Residents of Flint, MI are feeling the sacrifice the city officials made to save money until the Karegnondo Water Authority pipeline is completed. The water from the Flint River has tested positive for fecal coliform bacteria. In response, Flint city engineers increased the amount of chlorine in the water. This, however, has caused high levels of trihalomethanes, creating a possible violation of the Clean Water Act.
The water was also found to have lead contents of 13,000 parts per billion, which far exceeds the EPA’s suggestion of under 15 parts per billion. These high levels of trihalomethanes and lead have rendered the water unsafe to drink.
This pipeline issue is not unique to Flint, Michigan, however. According to the American Society for Civil Engineers, many of the nation’s pipeline are heading in the same direction. Soon, the nation will have to invest its time and resources into making improvements to existing pipelines, and/or creating brand new ones. The cost of such an endeavor could potentially reach up to $1 trillion.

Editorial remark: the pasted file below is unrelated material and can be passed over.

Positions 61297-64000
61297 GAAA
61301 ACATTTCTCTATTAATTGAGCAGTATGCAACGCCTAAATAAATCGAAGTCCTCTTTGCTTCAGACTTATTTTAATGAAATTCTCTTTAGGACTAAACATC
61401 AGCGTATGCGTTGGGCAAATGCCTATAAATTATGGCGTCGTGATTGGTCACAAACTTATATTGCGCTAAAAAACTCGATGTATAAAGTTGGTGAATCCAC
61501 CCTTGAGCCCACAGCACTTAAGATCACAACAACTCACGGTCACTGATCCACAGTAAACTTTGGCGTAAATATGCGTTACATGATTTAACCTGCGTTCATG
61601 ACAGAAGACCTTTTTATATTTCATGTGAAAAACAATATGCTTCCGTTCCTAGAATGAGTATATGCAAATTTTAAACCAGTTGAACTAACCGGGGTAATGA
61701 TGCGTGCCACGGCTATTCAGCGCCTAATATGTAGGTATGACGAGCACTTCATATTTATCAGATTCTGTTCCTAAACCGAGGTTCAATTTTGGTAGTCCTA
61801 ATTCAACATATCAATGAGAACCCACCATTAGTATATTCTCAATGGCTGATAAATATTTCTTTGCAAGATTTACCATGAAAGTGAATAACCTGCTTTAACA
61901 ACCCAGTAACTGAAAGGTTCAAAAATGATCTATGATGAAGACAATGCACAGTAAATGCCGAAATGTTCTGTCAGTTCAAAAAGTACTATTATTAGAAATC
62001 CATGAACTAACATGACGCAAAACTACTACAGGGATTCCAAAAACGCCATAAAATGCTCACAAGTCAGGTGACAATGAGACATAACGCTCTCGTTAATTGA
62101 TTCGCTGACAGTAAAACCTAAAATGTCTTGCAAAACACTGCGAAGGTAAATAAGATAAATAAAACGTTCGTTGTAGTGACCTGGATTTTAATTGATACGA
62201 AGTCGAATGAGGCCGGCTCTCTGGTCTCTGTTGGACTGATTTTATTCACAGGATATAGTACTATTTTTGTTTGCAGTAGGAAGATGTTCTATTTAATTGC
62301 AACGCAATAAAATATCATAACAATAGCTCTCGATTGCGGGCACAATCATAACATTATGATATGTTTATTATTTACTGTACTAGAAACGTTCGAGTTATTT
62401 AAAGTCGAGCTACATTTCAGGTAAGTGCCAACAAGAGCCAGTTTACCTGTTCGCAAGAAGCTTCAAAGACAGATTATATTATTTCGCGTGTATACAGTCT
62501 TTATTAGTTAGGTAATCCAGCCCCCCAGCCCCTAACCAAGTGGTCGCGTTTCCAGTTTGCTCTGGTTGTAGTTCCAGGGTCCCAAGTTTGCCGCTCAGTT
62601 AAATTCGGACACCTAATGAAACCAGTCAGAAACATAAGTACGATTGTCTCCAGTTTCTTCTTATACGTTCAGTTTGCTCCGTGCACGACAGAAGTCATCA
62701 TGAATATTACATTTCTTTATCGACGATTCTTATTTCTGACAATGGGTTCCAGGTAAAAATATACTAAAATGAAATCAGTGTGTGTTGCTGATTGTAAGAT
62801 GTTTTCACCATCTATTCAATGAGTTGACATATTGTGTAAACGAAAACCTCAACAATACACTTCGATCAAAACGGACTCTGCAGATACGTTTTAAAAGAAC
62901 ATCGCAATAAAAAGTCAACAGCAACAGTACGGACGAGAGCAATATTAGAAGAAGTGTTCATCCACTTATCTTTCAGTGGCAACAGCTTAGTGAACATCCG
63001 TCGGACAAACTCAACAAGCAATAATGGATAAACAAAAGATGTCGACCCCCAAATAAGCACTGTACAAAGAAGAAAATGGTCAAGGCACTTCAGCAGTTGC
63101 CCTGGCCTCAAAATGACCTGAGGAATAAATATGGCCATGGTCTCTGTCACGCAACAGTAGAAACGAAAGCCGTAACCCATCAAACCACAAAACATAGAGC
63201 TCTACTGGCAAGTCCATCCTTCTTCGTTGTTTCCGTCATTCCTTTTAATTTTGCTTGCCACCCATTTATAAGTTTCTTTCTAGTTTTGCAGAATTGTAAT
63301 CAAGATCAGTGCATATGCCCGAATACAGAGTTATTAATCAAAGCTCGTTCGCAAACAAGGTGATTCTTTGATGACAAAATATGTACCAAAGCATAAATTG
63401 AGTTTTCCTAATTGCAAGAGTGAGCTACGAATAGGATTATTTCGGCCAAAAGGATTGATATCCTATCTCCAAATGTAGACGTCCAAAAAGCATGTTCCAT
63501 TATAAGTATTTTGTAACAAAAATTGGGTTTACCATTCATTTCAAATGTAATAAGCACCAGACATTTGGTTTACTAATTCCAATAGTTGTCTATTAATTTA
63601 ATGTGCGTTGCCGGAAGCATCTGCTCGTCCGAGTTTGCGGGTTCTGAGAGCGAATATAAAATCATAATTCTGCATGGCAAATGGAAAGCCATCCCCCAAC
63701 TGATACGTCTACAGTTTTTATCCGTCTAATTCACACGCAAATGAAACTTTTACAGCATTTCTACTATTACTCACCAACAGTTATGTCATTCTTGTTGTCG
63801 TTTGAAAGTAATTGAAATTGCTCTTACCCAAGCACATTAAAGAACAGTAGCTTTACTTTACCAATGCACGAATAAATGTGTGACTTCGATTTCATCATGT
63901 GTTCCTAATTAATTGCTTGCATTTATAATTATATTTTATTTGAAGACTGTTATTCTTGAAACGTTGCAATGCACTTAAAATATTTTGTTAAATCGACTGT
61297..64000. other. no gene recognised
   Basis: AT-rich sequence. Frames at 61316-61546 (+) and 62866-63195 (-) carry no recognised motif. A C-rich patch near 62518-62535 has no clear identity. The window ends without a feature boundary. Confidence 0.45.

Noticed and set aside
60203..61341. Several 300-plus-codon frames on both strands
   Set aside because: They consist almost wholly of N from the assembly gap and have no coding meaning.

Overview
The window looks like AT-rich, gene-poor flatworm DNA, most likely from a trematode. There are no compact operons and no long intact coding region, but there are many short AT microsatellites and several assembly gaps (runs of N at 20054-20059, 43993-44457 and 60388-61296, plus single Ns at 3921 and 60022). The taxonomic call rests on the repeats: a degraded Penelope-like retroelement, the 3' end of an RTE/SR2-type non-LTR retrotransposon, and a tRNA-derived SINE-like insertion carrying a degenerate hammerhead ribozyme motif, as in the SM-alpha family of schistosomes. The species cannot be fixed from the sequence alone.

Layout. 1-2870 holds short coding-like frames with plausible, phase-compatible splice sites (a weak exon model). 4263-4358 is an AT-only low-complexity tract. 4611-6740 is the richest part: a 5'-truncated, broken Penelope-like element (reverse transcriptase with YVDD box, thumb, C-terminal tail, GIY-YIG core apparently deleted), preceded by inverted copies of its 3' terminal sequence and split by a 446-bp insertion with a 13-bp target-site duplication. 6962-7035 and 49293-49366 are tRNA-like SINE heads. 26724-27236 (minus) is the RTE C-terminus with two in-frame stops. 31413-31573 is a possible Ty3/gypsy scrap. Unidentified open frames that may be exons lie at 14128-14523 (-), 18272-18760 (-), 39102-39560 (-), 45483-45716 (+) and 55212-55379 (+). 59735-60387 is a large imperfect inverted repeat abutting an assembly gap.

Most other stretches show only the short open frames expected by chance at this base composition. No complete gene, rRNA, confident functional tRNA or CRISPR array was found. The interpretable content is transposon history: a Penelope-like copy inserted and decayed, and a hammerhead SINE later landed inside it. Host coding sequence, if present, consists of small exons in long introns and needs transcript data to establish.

The new water pipeline that will service the city of Flint Michigan, set to be completed in 2016, will bring water from Flint’s previous provider: Lake Huron. It will be a welcome change from the need to treat water from the Flint River, which has been littered with everything from dead bodies to an abandoned car.